Why Marijuana and Music Mix, According to Science

Based on pretty much every concert we’ve attended, smoking cannabis and listening to music is a common practice. Squinting to see our favorite singers through hazy clouds of marijuana smoke feels cozy, buzzy, and right. There is an undeniable synergy between marijuana and music, and scientists have been studying this relationship for years.

There are a few reasons why marijuana and music seem to be so complementary. Neurological research has found marijuana and music both stimulate our brain’s pleasure receptors. Cannabis binds to our bodies’ cannabinoid receptors, which regulate mood, pain, and memory, and THC has been linked to increased production of dopamine, which can lower inhibitions.

Additional studies have also concluded THC impacts our brains’ auditory and visual processing. Smoking marijuana (containing both THC and CBD) has been shown to reduce blood flow in the temporal cortices and increase blood flow in the orbital frontal cortex, anterior cingulate, temporal pole, insula, and cerebellum.

The temporal cortices are associated with primary auditory perception, while the other brain areas are involved in decision-making (orbital frontal cortex), cognition and emotion (anterior cingulate cortex), semantics (temporal pole), awareness and sensory experience (insula), and bodily coordination (cerebellum). A theory drawn from these results is that cannabis can heighten an emotional reception of music.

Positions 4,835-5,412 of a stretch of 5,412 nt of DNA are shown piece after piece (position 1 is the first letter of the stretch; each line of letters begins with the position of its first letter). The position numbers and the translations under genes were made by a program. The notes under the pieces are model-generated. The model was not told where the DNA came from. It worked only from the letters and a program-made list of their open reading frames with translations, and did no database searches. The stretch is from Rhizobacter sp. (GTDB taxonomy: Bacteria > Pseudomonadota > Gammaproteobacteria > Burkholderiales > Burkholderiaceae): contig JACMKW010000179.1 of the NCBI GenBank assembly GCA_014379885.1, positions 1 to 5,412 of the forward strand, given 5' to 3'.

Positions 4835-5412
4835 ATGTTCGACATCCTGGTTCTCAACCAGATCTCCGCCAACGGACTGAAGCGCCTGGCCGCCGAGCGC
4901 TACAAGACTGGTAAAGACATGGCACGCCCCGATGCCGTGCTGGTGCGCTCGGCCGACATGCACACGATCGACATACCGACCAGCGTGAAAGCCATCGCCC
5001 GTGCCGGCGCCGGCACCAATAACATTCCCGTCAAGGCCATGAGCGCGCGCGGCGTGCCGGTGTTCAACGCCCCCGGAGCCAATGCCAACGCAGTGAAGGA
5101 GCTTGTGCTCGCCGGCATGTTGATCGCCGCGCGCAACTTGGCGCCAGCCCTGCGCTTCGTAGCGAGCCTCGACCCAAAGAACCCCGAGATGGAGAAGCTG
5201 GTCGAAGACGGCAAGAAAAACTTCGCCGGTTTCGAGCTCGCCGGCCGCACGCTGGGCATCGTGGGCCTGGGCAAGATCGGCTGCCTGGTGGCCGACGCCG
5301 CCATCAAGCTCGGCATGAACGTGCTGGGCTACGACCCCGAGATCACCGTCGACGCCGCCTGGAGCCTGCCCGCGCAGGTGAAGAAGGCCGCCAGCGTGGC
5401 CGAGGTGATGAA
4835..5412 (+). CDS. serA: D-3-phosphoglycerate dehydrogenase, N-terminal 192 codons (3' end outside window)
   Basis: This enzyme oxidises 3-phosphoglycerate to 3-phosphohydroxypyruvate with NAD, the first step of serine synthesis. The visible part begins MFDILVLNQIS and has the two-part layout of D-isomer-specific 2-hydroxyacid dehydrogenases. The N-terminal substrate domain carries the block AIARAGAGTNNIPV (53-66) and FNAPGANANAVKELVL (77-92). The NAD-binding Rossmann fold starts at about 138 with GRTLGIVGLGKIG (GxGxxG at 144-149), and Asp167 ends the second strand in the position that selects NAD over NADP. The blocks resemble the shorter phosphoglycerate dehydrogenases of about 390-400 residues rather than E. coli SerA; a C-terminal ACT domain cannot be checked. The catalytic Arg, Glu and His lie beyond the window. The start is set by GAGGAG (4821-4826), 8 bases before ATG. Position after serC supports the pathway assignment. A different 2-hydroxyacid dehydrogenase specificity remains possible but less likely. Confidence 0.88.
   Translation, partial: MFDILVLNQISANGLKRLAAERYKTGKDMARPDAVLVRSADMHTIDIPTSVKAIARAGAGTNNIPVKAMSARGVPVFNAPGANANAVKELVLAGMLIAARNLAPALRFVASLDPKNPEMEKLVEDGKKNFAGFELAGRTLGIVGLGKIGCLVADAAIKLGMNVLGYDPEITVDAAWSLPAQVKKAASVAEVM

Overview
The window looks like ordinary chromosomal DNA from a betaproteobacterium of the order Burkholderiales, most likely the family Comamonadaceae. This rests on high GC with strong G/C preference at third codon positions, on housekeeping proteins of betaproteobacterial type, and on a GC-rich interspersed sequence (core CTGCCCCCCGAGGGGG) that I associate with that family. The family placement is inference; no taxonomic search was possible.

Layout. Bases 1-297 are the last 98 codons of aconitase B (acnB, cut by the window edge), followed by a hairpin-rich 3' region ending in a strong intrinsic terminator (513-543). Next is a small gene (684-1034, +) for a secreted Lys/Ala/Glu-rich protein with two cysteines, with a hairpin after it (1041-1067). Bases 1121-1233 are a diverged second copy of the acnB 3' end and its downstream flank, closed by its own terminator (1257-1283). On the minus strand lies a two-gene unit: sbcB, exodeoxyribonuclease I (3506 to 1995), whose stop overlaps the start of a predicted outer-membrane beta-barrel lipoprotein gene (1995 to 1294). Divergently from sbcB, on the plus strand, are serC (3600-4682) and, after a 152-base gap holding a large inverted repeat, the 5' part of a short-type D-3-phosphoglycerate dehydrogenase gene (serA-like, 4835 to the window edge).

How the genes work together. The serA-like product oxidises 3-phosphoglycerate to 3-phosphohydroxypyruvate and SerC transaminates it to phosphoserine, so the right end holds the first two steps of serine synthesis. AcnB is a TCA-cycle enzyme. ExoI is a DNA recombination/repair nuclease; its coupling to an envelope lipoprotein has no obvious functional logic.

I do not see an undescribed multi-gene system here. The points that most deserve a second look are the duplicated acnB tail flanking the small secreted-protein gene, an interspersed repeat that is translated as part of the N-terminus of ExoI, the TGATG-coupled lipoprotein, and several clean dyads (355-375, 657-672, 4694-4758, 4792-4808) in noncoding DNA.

So what is the best music to listen to while high? A team at Johns Hopkins University studied a small sample of therapists and “psilocybin guides” who use psychedelic drugs and music in their therapy sessions. While allowing that personal associations with music can evoke strong memories and emotions, the researchers did find some commonality in the music used.

The team found music played during peak stimuli periods tend to demonstrate “regular, predictable, formulaic phrase structure and orchestration, a feeling of continuous movement and forward motion that slowly builds over time.” Turns out Beethoven, Miles Davis, and Aphex Twin have more in common than you think.

The researchers compiled a list of optimal music for peak stimuli. The list includes Mass in D, Missa Solemnis by Beethoven, In a Silent Way by Miles Davis, Healing Chant by Dalai Lama, Girl/Boy Song by Aphex Twin, Ur by David Byrne, and Echoes by Pink Floyd.

Musicians have publicly embraced mixing marijuana and music for decades — from The Beatles, Bob Dylan, Brian Wilson, Jimi Hendrix, Jerry Garcia, and Bob Marley to Sting, Dave Matthews, Alanis Morissette, Snoop Dogg, and Rihanna. Louie Armstrong wrote in his autobiography that cannabis was “an assistant — a friend.”